will disappear. Epic floods will hit some areas while intense drought will strike others. Humans will face widespread water shortages. Famine
and disease will increase. Earth’s landscape will transform radically, with a quarter of plants and animals at risk of extinction.
While putting specific dates on these traumatic potential events is challenging, this timeline paints the big picture and details Earth's future
based on several recent studies and the longer scientific version of the IPCC report, which was made available to LiveScience.
More of the world's population now lives in cities than in rural areas, changing patterns of land use. The world population surpasses 6.6 billion.
(Peter Crane, Royal Botanic Gardens, UK, Science; UN World Urbanization Prospectus: The 2003 Revision; U.S. Census Bureau)
Global oil production peaks sometime between 2008 and 2018, according to a model by one Swedish physicist. Others say this turning
point, known as “Hubbert’s Peak,” won’t occur until after 2020. Once Hubbert’s Peak is reached, global oil production will begin an
irreversible decline, possibly triggering a global recession, food shortages and conflict between nations over dwindling oil supplies.
(doctoral dissertation of Frederik Robelius, University of Uppsala, Sweden; report by Robert Hirsch of the Science Applications
Flash floods will very likely increase across all parts of Europe. (IPCC)
Less rainfall could reduce agriculture yields by up to 50 percent in some parts of the world. (IPCC)
World population will reach 7.6 billion people. (U.S. Census Bureau)
Diarrhea-related diseases will likely increase by up to 5 percent in low-income parts of the world. (IPCC)
Up to 18 percent of the world’s coral reefs will likely be lost as a result of climate change and other environmental stresses. In Asian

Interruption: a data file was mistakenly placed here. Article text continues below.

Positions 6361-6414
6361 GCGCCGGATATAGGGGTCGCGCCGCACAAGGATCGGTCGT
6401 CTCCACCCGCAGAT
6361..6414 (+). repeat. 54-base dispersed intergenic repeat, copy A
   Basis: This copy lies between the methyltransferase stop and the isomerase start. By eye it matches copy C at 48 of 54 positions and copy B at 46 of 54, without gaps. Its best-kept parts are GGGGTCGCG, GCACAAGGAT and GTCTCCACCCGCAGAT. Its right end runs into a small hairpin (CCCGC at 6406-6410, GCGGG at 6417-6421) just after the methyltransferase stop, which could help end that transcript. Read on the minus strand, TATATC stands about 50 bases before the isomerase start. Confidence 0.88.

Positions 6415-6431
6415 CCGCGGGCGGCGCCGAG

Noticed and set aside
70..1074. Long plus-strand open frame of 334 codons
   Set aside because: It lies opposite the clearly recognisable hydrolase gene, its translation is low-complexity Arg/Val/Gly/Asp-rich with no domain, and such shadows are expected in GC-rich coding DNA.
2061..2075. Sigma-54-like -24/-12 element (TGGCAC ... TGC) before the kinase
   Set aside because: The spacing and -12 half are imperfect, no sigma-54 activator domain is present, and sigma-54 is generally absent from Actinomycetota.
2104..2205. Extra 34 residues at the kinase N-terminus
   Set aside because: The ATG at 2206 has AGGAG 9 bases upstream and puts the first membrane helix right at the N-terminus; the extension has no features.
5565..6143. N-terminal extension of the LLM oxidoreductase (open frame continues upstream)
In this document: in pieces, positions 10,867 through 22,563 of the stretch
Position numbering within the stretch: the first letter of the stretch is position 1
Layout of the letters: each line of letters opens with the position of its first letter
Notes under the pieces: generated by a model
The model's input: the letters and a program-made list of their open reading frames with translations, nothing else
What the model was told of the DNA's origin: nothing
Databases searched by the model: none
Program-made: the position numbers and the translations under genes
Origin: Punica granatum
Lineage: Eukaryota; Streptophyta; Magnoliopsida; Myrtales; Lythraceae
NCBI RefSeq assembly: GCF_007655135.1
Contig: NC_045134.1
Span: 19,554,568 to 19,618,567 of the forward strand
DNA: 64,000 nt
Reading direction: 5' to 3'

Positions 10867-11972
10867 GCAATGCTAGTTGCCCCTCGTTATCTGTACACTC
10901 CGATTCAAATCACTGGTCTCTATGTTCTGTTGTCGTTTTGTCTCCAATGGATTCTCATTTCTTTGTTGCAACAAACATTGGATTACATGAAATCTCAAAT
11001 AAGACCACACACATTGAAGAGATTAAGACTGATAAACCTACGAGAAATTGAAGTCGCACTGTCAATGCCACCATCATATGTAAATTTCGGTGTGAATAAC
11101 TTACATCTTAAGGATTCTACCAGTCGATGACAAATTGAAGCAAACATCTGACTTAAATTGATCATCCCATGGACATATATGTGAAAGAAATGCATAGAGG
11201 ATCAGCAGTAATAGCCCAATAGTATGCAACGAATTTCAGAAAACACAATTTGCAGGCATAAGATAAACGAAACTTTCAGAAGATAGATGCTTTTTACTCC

coastal waters, the coral loss could reach 30 percent. (IPCC)
World population will reach 8.3 billion people. (U.S. Census Bureau)
Warming temperatures will cause temperate glaciers on equatorial mountains in Africa to disappear. (Richard Taylor, University College
London, Geophysical Research Letters:)
In developing countries, the urban population will more than double to about 4 billion people, packing more people onto a given city's
land area. The urban populations of developed countries may also increase by as much as 20 percent. (World Bank: The Dynamics of
Global Urban Expansion)
The Arctic Sea could be ice-free in the summer, and winter ice depth may shrink drastically. Other scientists say the region will still have
summer ice up to 2060 and 2105. (Marika Holland, NCAR, Geophysical Research Letters)
Small alpine glaciers will very likely disappear completely, and large glaciers will shrink by 30 to 70 percent. Austrian scientist Roland
Psenner of the University of Innsbruck says this is a conservative estimate, and the small alpine glaciers could be gone as soon as
In Australia, there will likely be an additional 3,200 to 5,200 heat-related deaths per year. The hardest hit will be people over the age of 65.
An extra 500 to 1,000 people will die of heat-related deaths in New York City per year. In the United Kingdom, the opposite will occur, and
cold-related deaths will outpace heat-related ones. (IPCC)
World population reaches 9.4 billion people. (U.S. Census Bureau)
Crop yields could increase by up to 20 percent in East and Southeast Asia, while decreasing by up to 30 percent in Central and South Asia.
Similar shifts in crop yields could occur on other continents. (IPCC)
As biodiversity hotspots are more threatened, a quarter of the world’s plant and vertebrate animal species could face extinction. (Jay Malcolm,
University of Toronto, Conservation Biology)